Caucus fever: Democrats unite for a record turnout

Kurt Peppard, shown with daughter Khayle, chats with Betty Liukkonen before the Democratic caucus began Feb. 9 at Lakota Middle School. Peppard supported Barack Obama while Liukkonen supported Hillary Clinton. - Andy Hobbs/The Mirror
Kurt Peppard, shown with daughter Khayle, chats with Betty Liukkonen before the Democratic caucus began Feb. 9 at Lakota Middle School. Peppard supported Barack Obama while Liukkonen supported Hillary Clinton.
— image credit: Andy Hobbs/The Mirror


Voters of all ages filled every table and corner in the Lakota Middle School cafeteria on Feb. 9 to make their voices heard, choose a candidate and, as Democrats called it, bring back the White House.

For the District 30 Democratic presidential caucuses, cars filled every space of Lakota’s main parking lot on Saturday afternoon, including the grass and sidewalks. Inside the packed cafeteria, there were not enough tables to accommodate nearly 300 people who attended. Some of them cast their votes in the hallway and the outside patio.

“I’m sorry there is not enough space, but there was no way of us knowing how many people were going to show up today,” said Larry Jackson, 30th District Democrats chairman.

“During the 2004 elections, there were a total of 600 people who showed up for the whole city,” Jackson said at the event. “This year we have a record turnout, and from my understanding it’s happening all over the state.”

Most of the people present were participating at their first caucus, and appeared to be somewhat lost at the beginning of the event.

Nonetheless, as the ballots circulated and each table got organized, opinions spouted from every table. The cafeteria’s background noise was filled with claps and a mix of voices coming from every direction, where the names Barack Obama and Hillary Clinton captured every conversation.

“It’s great that people are getting involved,” said Bill Cole, ex-legislative 30th District Democrats chairman, who was there to support Obama.

“Obama will be the most effective when running against Republicans,” Cole said.

Another Obama supporter, John Morrow, said he was proud to have a candidate that looked like him and inspired him to get involved.

“I don’t see him as being part of the establishment. He is looking at the big picture,” Morrow said.

On the other hand, Clinton’s supporters, although seemingly fewer in number, stood behind their candidate until the end.

“I’m participating because it’s very important for the future of our country, and to support Hillary Clinton,” Lazaro Martinez said. “I think the economy was very stable when the Clintons were in office and I really agree with Hillary’s immigration policies. That’s why I’m supporting her.”

“It’s time for a woman to be president,” participant Michelle Layacan said.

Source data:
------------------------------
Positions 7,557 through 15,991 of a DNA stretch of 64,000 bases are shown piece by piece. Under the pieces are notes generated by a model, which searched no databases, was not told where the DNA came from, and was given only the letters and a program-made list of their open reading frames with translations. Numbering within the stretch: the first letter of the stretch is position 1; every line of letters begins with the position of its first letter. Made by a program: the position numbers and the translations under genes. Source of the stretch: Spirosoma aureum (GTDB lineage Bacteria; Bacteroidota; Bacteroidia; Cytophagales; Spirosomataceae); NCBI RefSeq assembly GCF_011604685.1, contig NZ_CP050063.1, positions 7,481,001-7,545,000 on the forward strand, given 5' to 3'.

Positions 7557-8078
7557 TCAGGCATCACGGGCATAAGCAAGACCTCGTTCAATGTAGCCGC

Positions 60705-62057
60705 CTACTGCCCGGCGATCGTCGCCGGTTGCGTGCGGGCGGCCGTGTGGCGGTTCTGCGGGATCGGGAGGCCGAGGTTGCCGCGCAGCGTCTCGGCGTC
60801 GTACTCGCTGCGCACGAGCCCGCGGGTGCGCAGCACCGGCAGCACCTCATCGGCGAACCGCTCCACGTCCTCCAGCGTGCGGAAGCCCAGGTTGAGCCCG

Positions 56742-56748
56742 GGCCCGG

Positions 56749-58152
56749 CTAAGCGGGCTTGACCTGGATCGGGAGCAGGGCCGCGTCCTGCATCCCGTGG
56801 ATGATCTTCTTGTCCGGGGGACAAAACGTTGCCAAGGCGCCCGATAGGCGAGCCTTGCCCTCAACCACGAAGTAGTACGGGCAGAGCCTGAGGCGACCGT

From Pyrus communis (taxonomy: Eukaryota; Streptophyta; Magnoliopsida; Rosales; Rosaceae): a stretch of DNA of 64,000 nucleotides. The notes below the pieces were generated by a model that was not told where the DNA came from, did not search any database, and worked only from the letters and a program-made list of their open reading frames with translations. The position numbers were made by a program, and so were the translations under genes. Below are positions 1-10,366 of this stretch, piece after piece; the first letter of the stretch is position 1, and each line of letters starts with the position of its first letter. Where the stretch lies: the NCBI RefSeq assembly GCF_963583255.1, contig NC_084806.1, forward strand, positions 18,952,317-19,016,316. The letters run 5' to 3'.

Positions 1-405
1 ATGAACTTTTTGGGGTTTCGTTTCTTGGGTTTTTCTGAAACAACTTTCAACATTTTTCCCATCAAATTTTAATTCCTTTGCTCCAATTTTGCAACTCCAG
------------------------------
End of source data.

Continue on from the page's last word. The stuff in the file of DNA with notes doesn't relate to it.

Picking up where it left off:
Ilahee Middle School served as another of the four caucus locations in Federal Way for Democrats. More than 150 showed up, causing organizers to set up extra chairs, according to representative Art Flunarty.

At the end, people were ready to head home and wait for the final decision on the six o’clock news. In the meantime, some showed satisfaction with the events’ overall turnout, while others simply had a lot to say about the organization in general.

Diana Reddeer complained that there were too many people at each table, and many were not aware of what was happening. She said the event would have benefited from more people floating around and helping with directions.

Another participant, Ruth Rogers, said she loved that everybody listened to one another, and she enjoyed the interaction among complete strangers.

Cicely Smith, who participated at the Foundation House caucus, disagreed with the caucus system in general. She would have preferred the standard method of casting a vote.

Foundation House resident Margaret Cox, 96, was amazed at the turnout of more than 70 people at this location.

“It was certainly exciting to see the young people,” Cox said.

For more than a couple of hours, Democrats from every reign in Federal Way got to decide who to choose as the face of their party — and the possible new face of the country. In the end, Obama won the state by almost a 2 to 1 margin.

“It was fun seeing everybody trying to convince each other of who to vote for, but at the end, everybody agreed that no matter who won, they would vote Democrat,” caucus participant Lynda Huffman said.

Contact Aileen Charleston:


Check it out:

30th District Democrats: Group meets at 7 p.m. the first Wednesday of each month at the Federal Way Senior Center, 4016 S. 352nd St. To learn more, call (253) 661-2287 or e-mail Also visit



Residents from each precinct gather at their respective tables at a district caucus location. Residents discuss their preferences on candidates.

The overall goal is for each precinct’s participants to pick two or more delegates to vote on behalf of the group at the District 30 convention. The caucus allows participants to sway fellow precinct voters to support their candidate. Voters can also remain uncommitted.

At the district convention, the number of delegates is narrowed down. The process continues at the county and state levels. In the end, those delegates participate in the national nomination process.

In 2008, all Washington state delegates on the Democrat side will be determined at the caucus; the Feb. 19 primary vote will not yield any Democratic delegates. On the Republican side, half of the delegates were chosen during the caucuses, and the other half will be decided at the Feb. 19 primary election. The primary will also cost the state about $10 million.

To learn more, visit

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